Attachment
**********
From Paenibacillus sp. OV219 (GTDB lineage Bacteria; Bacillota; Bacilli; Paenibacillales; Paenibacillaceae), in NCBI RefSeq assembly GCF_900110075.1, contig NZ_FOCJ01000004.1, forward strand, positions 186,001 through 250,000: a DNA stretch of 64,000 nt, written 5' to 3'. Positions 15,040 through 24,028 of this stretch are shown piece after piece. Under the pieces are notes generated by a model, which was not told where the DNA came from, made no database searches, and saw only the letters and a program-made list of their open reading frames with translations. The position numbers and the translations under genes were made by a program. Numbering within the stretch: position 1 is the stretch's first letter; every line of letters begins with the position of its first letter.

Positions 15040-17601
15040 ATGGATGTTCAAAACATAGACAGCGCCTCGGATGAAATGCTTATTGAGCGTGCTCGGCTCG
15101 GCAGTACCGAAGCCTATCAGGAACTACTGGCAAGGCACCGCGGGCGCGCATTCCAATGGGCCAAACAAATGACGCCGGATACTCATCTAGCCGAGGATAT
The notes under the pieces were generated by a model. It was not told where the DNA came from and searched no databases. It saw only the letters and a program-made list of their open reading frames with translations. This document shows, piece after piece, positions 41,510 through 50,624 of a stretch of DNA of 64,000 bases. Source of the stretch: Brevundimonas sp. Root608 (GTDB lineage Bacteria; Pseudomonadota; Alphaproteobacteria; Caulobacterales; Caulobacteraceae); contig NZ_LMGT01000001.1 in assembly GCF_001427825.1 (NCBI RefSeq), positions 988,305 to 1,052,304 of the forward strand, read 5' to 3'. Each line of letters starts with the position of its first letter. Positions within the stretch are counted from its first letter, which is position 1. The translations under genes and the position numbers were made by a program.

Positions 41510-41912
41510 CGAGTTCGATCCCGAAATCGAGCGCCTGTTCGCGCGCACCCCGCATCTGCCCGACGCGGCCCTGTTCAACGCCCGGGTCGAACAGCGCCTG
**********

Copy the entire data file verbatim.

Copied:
From Paenibacillus sp. OV219 (GTDB lineage Bacteria; Bacillota; Bacilli; Paenibacillales; Paenibacillaceae), in NCBI RefSeq assembly GCF_900110075.1, contig NZ_FOCJ01000004.1, forward strand, positions 186,001 through 250,000: a DNA stretch of 64,000 nt, written 5' to 3'. Positions 15,040 through 24,028 of this stretch are shown piece after piece. Under the pieces are notes generated by a model, which was not told where the DNA came from, made no database searches, and saw only the letters and a program-made list of their open reading frames with translations. The position numbers and the translations under genes were made by a program. Numbering within the stretch: position 1 is the stretch's first letter; every line of letters begins with the position of its first letter.

Positions 15040-17601
15040 ATGGATGTTCAAAACATAGACAGCGCCTCGGATGAAATGCTTATTGAGCGTGCTCGGCTCG
15101 GCAGTACCGAAGCCTATCAGGAACTACTGGCAAGGCACCGCGGGCGCGCATTCCAATGGGCCAAACAAATGACGCCGGATACTCATCTAGCCGAGGATAT
The notes under the pieces were generated by a model. It was not told where the DNA came from and searched no databases. It saw only the letters and a program-made list of their open reading frames with translations. This document shows, piece after piece, positions 41,510 through 50,624 of a stretch of DNA of 64,000 bases. Source of the stretch: Brevundimonas sp. Root608 (GTDB lineage Bacteria; Pseudomonadota; Alphaproteobacteria; Caulobacterales; Caulobacteraceae); contig NZ_LMGT01000001.1 in assembly GCF_001427825.1 (NCBI RefSeq), positions 988,305 to 1,052,304 of the forward strand, read 5' to 3'. Each line of letters starts with the position of its first letter. Positions within the stretch are counted from its first letter, which is position 1. The translations under genes and the position numbers were made by a program.

Positions 41510-41912
41510 CGAGTTCGATCCCGAAATCGAGCGCCTGTTCGCGCGCACCCCGCATCTGCCCGACGCGGCCCTGTTCAACGCCCGGGTCGAACAGCGCCTG